If you are serious about your musical vocals, then you might know that taking care of your voice for singing is critical to your success. In fact, losing your voice, or suffering chronic laryngitis, hoarseness, or inflammation of the larynx can completely derail your singing ability.

Studies show that women are nearly twice as likely to be challenged by vocal problems as men and of course, singing tutors and professional vocalists are at risk too. If this is you, you may want to find out how to take care of your vocal cords for singing.

In this article, we look at how to take care of your singing voice, voice training techniques, and reasons to see a speech-language pathologist or ENT specialist, both of whom could advise you on how to look after your singing voice.

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How to Avoid the Risks Associated with Singing

Unfortunately, for singers, and anyone who uses their voice excessively, there are risks of damaging the pharynx, vocal cords, and larynx.

Simply put, think of your voice as a string instrument that needs care and maintenance. If you don’t know how to take care of your vocal cords for singing, you could end up damaging your voice.

The first route to taking care of your vocal cords involves improving your singing technique so that voice loss and hoarseness don’t occur without your noticing.

When it comes to how to take care of your vocal cords for singing, our first tip is knowing when to rest. A lack of rest will result in nodules and polyps and a decreased ability to vibrate your vocal cords.

This is the first sign of chronic laryngitis which leads to inflammation. This is when you should visit a specialist, and once better consider singing lessons to improve your technique, which is ultimately how to take care of your singing voice.

Left untreated, a vocal injury can lead to dysphonia which may be benign at first, but cause more serious problems in the future.

Interestingly, some of the other causes of dysphonia include:

  • Lifestyle: excessive smoking, alcohol, drugs, lack of sleep, stress, coffee, poor posture, bad breathing, and dehydration.
  • Temperature fluctuations: avoid these with honeyed warm water, a scarf, essential oils, eucalyptus pastels, etc.
  • Overconsumption of antibiotics and other pharmaceuticals.
  • Allergies related to pollen and pollution.
  • Asthma
  • Respiratory issues (bronchitis, lung disease, a bacterial infection on the lungs, etc).
  • Gastroesophageal reflux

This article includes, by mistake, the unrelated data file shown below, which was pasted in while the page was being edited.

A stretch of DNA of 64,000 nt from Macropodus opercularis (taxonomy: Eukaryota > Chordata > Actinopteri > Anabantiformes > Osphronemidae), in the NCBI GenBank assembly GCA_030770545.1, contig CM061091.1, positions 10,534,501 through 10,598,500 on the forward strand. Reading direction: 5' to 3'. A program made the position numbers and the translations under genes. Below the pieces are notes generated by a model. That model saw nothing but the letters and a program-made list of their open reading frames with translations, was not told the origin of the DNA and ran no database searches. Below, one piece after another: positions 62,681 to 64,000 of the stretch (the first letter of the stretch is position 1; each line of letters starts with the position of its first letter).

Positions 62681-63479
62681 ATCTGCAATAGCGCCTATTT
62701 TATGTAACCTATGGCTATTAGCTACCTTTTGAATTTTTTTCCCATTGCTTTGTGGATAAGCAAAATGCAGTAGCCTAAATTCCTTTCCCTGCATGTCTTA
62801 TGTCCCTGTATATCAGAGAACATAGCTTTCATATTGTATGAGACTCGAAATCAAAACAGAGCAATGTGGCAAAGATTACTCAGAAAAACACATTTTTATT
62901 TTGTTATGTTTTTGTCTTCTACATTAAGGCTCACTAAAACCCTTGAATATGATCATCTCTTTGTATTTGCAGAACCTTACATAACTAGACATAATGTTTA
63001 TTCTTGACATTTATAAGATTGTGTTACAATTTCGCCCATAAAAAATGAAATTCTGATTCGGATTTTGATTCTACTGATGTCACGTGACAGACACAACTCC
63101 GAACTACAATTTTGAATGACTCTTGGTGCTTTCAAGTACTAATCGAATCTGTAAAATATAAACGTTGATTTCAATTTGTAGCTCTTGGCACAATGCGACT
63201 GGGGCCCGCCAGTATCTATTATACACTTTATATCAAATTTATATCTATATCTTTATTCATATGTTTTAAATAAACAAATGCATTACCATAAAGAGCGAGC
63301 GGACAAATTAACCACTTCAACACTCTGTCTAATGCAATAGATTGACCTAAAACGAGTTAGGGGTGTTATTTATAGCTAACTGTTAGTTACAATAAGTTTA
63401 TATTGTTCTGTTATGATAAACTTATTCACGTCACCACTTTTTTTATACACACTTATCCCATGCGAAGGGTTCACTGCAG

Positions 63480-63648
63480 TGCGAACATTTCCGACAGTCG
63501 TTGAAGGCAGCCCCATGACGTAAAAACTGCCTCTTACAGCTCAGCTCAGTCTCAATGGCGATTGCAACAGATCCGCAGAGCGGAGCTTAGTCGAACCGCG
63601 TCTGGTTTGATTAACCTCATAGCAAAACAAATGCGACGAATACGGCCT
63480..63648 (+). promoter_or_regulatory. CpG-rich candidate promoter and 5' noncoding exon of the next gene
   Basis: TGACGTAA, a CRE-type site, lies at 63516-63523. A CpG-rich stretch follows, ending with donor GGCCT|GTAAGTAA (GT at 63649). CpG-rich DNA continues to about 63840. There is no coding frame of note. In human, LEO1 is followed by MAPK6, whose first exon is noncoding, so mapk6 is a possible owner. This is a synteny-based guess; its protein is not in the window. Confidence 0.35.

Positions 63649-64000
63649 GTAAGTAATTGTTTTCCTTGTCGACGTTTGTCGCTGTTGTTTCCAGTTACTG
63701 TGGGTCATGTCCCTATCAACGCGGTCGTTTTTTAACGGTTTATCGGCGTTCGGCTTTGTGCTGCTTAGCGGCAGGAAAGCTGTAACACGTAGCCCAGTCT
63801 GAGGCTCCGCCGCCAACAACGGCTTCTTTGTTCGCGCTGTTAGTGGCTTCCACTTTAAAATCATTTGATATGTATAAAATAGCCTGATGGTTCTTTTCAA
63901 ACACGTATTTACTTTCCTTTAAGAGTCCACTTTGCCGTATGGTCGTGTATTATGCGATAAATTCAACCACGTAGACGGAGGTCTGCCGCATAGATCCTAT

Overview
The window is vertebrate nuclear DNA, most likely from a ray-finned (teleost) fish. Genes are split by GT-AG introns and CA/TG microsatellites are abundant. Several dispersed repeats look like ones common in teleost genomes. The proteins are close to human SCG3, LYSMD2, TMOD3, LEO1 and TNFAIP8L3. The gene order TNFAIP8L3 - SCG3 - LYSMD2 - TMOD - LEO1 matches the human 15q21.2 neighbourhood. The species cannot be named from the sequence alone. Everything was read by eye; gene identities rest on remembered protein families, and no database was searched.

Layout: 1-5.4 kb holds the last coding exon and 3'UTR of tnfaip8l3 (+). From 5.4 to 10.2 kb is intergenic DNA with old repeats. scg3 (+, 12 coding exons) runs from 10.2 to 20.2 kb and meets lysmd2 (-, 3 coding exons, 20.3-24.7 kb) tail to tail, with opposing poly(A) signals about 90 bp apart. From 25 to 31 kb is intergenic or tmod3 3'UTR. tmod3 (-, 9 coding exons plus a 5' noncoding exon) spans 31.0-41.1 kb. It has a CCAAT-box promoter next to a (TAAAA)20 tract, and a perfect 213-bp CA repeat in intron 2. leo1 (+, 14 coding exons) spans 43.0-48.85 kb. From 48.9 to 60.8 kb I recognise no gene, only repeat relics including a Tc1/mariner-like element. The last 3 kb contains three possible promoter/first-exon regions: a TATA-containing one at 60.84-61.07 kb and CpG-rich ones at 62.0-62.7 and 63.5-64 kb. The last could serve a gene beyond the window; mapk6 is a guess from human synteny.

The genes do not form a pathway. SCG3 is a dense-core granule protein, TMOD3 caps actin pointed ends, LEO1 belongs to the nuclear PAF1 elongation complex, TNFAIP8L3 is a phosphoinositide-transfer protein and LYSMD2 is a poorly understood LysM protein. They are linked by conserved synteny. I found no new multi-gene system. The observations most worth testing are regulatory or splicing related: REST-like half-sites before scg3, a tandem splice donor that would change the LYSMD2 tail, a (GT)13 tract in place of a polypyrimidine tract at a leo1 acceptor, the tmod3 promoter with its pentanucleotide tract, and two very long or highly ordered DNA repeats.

• Throat swelling

Voice care for singers is imperative especially considering their somewhat frantic lifestyle of interviews, tours, and lack of rest all of which can result in vocal cord issues like dysphonia and aphonia.

woman asleep in a field of lavender
Sleep is important to allow your vocal cords to rest - Source: Unsplash

If taking care of your voice for singing sounds interesting, keep reading.

10 Tips for Taking Care of Your Vocal Cords 

If you want to know how to take care of your singing voice, here are 10 tips that could help you.  

  1. Warm-up your voice before singing, especially before a concert.
  2. Sleep: if you are tired, you will have to pressurise your vocal cords to sing. Rest your vocal cords with sleep, especially before any exertion. A lack of sleep can result in voice loss or hoarseness.
  3. Practice good posture to open your lungs, this will allow you to breathe with your stomach. Stand up straight, feet hip-distance apart, hands at your sides, and shoulders relaxed. By reducing muscular tension, your singing will become more powerful and more fluid.
  4. Regular exercise also increases vocal endurance and lung capacity. Following a workout, the body consumes an overproduction of oxygen which feeds muscles used and limits lactic acid production in tissues. You’ll notice how increased lung capacity and improved singing are directly related.

Taking care of your voice for singing is serious business, consider this advice too.

  1. Do not smoke as this can damage vocal cords and lead to fatal diseases.
  2. Avoid chills.
  3. Use silence to rest your voice.
  4. Use rest to reduce muscle tension in the throat and respiratory system.
  5. Take a break when your throat is inflamed, sore, infected, or suffering from allergies.
  6. Consult a medical specialist if symptoms last over a week.

Taking care of your vocal cords may sometimes require drastic action, like surgical interventions, too, however, if you are serious about how to look after your singing voice this can be avoided.

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Simbarashe
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Masson
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Masson
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Lindiwe
5
5 (14 review/s)
Lindiwe
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Pierre
5
5 (5 review/s)
Pierre
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Damian
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Tarryn
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5 (5 review/s)
Tarryn
R150
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1st lesson free!
Xanilee
5
5 (7 review/s)
Xanilee
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Nozibusiso
5
5 (9 review/s)
Nozibusiso
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Simbarashe
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5 (14 review/s)
Simbarashe
R200
/h
1st lesson free!
Masson
5
5 (7 review/s)
Masson
R200
/h
1st lesson free!
Lindiwe
5
5 (14 review/s)
Lindiwe
R150
/h
1st lesson free!
Pierre
5
5 (5 review/s)
Pierre
R250
/h
1st lesson free!
Damian
Damian
R210
/h